W3C home > Mailing lists > Public > ietf-http-wg-old@w3.org > September to December 1996

Re: Some data related to the frequency of cache-busting

From: Drazen Kacar <Drazen.Kacar@public.srce.hr>
Date: Wed, 4 Dec 1996 08:21:00 +0100 (MET)
Message-Id: <199612040721.IAA24300@jagor.srce.hr>
To: Shel Kaphan <sjk@amazon.com>
Cc: mogul@pa.dec.com, http-wg%cuckoo.hpl.hp.com@hplb.hpl.hp.com
Shel Kaphan wrote:

> Yes, sure.  You'd have to resort to unreliable heuristic techniques to
> pick out such URLs.  In fact, you're likely to have already considered
> them in one of your other categories, since they are more likely to
> show up as invocations of CGI programs and the like, rather than
> static ".html" URLs -- *something* on the server end has to interpret
> or strip off the unique part of the URL.  Unless the http server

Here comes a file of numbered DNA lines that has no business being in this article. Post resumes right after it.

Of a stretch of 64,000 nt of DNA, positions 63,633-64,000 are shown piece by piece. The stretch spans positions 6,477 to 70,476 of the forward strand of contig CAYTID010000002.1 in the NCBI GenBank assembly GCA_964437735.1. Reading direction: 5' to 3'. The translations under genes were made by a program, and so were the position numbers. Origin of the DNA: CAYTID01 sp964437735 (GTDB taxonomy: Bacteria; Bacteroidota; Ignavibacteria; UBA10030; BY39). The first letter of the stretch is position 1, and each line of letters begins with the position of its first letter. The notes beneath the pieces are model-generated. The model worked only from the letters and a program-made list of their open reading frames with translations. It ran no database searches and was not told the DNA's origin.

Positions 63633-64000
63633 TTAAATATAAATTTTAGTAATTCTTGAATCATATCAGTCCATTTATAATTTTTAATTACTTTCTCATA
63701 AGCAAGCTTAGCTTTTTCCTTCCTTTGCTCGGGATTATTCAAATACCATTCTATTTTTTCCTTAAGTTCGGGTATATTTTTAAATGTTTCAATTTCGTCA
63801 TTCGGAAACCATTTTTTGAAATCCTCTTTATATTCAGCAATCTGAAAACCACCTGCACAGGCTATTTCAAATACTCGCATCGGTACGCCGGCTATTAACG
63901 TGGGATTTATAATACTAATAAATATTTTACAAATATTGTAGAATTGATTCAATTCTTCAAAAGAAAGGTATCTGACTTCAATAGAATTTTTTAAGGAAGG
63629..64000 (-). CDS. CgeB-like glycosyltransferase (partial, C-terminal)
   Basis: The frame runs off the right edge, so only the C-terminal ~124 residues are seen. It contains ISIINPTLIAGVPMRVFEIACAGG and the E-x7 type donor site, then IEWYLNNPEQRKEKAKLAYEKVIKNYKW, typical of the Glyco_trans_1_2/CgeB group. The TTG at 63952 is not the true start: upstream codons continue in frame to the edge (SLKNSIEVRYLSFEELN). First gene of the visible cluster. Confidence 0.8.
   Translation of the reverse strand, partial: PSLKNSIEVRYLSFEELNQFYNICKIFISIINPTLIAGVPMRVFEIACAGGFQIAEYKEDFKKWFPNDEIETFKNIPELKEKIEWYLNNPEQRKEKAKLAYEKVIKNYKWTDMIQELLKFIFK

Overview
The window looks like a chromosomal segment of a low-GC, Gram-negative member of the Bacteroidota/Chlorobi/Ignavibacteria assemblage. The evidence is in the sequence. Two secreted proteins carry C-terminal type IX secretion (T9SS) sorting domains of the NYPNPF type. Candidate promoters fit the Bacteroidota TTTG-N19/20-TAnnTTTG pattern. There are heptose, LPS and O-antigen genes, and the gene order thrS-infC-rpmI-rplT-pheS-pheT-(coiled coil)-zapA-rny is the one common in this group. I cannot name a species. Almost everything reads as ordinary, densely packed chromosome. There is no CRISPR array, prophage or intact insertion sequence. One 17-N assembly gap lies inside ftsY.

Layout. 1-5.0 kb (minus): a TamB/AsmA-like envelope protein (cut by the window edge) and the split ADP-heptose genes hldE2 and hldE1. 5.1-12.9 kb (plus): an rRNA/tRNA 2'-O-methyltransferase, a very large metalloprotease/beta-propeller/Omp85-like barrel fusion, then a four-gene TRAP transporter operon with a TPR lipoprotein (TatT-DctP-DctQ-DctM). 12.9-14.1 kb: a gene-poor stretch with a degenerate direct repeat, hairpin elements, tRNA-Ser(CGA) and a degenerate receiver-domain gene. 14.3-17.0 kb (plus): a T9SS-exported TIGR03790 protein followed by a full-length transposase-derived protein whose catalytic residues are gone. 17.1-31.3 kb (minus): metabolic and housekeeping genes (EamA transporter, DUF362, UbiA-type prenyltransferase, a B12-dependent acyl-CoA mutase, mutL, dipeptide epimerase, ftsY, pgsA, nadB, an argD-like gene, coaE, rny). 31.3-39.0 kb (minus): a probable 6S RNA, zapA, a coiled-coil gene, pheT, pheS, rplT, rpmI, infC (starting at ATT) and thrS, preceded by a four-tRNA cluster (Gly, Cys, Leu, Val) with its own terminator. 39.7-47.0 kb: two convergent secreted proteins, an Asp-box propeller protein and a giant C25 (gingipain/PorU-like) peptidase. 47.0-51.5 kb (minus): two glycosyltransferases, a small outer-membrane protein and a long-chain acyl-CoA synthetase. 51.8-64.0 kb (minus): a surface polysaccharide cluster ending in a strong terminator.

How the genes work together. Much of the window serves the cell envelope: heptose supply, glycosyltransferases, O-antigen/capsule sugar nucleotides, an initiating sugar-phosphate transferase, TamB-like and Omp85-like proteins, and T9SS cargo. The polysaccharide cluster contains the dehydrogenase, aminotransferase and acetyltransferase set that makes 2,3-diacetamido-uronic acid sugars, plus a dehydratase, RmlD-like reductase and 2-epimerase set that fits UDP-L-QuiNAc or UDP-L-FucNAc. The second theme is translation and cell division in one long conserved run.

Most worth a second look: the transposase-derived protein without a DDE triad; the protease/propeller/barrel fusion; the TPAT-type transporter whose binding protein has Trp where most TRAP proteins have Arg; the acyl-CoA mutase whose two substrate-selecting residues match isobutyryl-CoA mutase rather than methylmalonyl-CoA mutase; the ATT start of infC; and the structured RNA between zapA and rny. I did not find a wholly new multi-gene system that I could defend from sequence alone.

> itself has been hacked, it will be a CGI program or the moral
> equivalent.

There are servers you don't have to hack. They were written by hackers.
Phttpd, for example, has this nice thing called URL rewriting. Basicaly,
the first thing the server does is checking if the requested URL is
matched by one of rewriting pattern and if so, it changes it according to
rewriting rule. For example, I can have this pair:

/*/xexe/*.html        /cgi-bin/script/%{-}

which will translate http://my.host/~dave/xexe/cacheme.html to
http://my.host/cgi-bin/script/~dave/xexe/cacheme.html
User agent will always see the URL before rewriting and server will invoke
CGI which will receive original URL via PATH_INFO (and PHTTPD_ORIG_URL as
well :) env variable(s). Phttpd is being run on a little more than 100
hosts, so I suppose you won't encounter this often, but I think that
Apache 1.1 can do crippled version of the magick with Action directive.

-- 
Life is uncacheable sexually transmitted disease.

dave@fly.cc.fer.hr
dave@zemris.fer.hr
Received on Tuesday, 3 December 1996 23:33:08 EST

This archive was generated by hypermail pre-2.1.9 : Wednesday, 24 September 2003 06:32:18 EDT